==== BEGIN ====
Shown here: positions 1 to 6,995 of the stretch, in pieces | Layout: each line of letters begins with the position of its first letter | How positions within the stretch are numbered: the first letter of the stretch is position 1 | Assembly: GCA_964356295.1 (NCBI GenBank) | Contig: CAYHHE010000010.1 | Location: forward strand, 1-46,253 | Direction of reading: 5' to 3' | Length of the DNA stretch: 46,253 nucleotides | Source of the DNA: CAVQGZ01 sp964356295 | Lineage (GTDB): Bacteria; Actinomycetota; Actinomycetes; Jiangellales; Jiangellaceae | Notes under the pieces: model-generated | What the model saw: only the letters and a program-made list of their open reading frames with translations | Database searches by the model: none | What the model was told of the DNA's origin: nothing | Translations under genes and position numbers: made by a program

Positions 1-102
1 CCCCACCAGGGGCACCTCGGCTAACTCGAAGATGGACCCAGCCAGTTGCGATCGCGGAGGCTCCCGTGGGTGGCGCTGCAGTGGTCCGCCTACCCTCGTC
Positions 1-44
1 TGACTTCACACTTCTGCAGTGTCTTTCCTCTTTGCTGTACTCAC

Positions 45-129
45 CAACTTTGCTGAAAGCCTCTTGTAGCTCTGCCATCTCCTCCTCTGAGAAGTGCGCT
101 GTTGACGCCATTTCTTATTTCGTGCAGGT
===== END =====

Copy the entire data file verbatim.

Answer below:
Shown here: positions 1 to 6,995 of the stretch, in pieces | Layout: each line of letters begins with the position of its first letter | How positions within the stretch are numbered: the first letter of the stretch is position 1 | Assembly: GCA_964356295.1 (NCBI GenBank) | Contig: CAYHHE010000010.1 | Location: forward strand, 1-46,253 | Direction of reading: 5' to 3' | Length of the DNA stretch: 46,253 nucleotides | Source of the DNA: CAVQGZ01 sp964356295 | Lineage (GTDB): Bacteria; Actinomycetota; Actinomycetes; Jiangellales; Jiangellaceae | Notes under the pieces: model-generated | What the model saw: only the letters and a program-made list of their open reading frames with translations | Database searches by the model: none | What the model was told of the DNA's origin: nothing | Translations under genes and position numbers: made by a program

Positions 1-102
1 CCCCACCAGGGGCACCTCGGCTAACTCGAAGATGGACCCAGCCAGTTGCGATCGCGGAGGCTCCCGTGGGTGGCGCTGCAGTGGTCCGCCTACCCTCGTC
Positions 1-44
1 TGACTTCACACTTCTGCAGTGTCTTTCCTCTTTGCTGTACTCAC

Positions 45-129
45 CAACTTTGCTGAAAGCCTCTTGTAGCTCTGCCATCTCCTCCTCTGAGAAGTGCGCT
101 GTTGACGCCATTTCTTATTTCGTGCAGGT